Seismic refraction profiling, shown Figure 5a, was conducted along several profiles longitudinal and perpendicular to the highway axis. Below the distinctive pockets of low-velocity materials, the rapid increase of velocities with depth is observed. As the terrain is formed of disintegrated clastic formations of clay, silt and sand mixture, overlying upper fractured karstic dolomite, water run-off caused the mechanical transport of unconsolidated finer surface material into the weathered rock mass, and eventually led to a significant suffusion subsidence of the terrain, Figure 5b.

3.2. Overlapping the P-Wave Images: A Hybrid Technique

Even though the seismic refraction and reflection are verified as a useful tool in mapping procedures, both techniques have their advantages and flaws. While the refraction methods are reliable in the identification of weathering zones of lower velocities at near-surface depths, reflection offers an advantage at larger depths in identification of faults and fissure systems. To exploit the advantages of each technique, Frei et al. [43] developed a hybrid seismic technique, based on overlapping independently acquired results from seismic refraction and reflection, allowing for enhanced overall insight into the investigated karstic features.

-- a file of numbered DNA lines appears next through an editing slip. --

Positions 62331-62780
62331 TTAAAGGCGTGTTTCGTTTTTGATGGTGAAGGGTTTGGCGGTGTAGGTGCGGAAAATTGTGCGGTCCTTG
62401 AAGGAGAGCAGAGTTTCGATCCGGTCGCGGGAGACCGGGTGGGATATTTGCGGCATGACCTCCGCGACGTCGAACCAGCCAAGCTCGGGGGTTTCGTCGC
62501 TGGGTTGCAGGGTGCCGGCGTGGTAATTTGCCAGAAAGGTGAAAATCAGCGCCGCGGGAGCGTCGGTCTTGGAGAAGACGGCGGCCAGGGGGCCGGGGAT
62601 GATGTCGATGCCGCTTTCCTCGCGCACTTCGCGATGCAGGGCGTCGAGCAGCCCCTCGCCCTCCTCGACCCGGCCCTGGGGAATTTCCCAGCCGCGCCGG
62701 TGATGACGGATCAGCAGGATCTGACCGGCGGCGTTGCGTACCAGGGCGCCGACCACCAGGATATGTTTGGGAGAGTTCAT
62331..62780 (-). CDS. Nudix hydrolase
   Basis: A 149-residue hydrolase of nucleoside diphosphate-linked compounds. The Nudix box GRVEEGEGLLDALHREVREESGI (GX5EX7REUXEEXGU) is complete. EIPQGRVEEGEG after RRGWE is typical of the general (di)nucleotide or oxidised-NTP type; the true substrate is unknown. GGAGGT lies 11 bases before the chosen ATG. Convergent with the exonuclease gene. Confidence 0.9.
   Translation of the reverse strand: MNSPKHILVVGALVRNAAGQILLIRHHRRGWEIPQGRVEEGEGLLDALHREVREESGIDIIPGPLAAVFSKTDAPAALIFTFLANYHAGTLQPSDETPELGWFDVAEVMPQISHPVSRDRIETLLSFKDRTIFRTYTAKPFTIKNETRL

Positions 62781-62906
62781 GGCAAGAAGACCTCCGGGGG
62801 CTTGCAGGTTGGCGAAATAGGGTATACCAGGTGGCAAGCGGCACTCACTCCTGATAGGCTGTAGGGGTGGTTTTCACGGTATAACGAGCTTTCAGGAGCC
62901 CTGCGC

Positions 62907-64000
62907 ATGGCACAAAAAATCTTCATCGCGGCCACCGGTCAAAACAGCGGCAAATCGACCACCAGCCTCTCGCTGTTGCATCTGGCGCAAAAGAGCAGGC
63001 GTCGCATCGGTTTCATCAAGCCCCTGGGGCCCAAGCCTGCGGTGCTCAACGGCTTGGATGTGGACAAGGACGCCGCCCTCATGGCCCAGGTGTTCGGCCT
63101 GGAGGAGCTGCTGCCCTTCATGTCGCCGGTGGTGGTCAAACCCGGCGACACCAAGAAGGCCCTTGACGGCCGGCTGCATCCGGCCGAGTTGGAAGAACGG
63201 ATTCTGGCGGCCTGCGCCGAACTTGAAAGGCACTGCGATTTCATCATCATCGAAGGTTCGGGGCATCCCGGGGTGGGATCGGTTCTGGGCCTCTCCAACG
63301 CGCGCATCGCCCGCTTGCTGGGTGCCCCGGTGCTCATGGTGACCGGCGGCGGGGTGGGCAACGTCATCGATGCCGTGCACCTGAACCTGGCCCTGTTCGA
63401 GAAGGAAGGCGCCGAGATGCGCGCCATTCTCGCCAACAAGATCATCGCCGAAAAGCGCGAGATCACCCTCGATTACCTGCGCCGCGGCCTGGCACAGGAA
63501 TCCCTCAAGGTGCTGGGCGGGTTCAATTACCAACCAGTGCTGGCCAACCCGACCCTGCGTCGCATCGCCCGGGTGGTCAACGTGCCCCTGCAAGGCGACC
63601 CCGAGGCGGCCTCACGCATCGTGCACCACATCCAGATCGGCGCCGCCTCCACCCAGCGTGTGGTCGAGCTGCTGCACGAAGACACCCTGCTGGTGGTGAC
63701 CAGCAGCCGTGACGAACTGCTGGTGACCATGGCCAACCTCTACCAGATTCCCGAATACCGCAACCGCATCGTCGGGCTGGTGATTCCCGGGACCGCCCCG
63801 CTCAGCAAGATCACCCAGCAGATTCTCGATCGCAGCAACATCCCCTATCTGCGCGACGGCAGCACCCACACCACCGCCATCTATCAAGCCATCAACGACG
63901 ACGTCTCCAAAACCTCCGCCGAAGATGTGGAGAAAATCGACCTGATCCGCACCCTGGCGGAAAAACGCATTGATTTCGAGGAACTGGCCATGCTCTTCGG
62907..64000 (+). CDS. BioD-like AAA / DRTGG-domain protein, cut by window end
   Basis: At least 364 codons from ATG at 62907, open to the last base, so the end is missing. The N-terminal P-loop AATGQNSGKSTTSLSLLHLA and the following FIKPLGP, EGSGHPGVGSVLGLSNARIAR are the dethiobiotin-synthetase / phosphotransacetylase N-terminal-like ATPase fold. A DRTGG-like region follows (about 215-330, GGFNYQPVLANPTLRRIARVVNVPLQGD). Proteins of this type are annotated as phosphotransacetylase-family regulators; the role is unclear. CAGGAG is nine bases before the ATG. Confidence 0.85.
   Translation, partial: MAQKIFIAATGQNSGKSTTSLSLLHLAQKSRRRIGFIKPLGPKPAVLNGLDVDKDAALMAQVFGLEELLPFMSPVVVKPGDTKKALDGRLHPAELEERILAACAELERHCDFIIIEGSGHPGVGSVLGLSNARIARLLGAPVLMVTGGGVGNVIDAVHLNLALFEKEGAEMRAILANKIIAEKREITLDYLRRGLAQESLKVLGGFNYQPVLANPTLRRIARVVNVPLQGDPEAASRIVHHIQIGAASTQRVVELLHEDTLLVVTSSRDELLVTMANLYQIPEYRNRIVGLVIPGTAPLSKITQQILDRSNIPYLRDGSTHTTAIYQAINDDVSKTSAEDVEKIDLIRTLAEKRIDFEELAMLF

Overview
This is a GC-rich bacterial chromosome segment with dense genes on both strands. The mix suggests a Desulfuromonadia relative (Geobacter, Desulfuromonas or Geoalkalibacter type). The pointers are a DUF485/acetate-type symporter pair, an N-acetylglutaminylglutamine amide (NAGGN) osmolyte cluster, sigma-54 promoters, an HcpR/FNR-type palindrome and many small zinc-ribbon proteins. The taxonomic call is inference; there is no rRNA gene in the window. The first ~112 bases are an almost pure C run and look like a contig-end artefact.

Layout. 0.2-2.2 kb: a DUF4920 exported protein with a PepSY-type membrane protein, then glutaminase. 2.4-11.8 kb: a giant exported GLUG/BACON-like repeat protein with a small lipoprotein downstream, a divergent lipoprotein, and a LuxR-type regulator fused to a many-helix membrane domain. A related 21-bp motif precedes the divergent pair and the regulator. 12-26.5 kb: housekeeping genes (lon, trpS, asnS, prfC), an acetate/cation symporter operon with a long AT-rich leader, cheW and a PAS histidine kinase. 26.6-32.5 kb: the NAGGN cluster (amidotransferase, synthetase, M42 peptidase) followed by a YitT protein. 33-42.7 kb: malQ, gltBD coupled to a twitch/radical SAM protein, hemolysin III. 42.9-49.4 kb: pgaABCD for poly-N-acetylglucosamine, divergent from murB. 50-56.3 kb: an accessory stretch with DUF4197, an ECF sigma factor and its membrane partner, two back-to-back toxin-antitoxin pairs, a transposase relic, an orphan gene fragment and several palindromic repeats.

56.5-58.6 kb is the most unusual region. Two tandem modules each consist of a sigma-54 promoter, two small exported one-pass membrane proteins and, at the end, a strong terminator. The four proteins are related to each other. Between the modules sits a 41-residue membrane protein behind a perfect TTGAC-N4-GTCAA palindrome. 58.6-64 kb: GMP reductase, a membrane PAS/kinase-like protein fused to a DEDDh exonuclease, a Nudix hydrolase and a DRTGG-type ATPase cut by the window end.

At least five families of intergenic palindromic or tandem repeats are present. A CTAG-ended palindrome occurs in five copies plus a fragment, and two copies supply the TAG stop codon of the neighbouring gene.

An example of hybrid image derivation for an investigated karstic location is given in Figure 6. As an integral part of investigation works conducted for the purpose of foundation design of the Peljesac bridge abutment in Croatia [44], seismic surveying was conducted along two profiles of 60 m and 80 m in length.
The obtained refraction and reflection profiles were superimposed during the interpretation phase. The hybrid interpretation of the 60 m profile, having the SW–NE orientation, indicated the position of a fault from reflection data, while the refracted data provided information on the lower velocities in the near surface area. A zone with chaotic dispersion of reflected waves is characterized as a tectonic zone with an emphasized fault, while the low velocity near the surface is indicative of a mass of debris and loose material. The 80 m-long profile has the NW–SE orientation and is positioned along the identified fault of SW–NE profile, recognized from acquisition data as a zone of noncompacted material.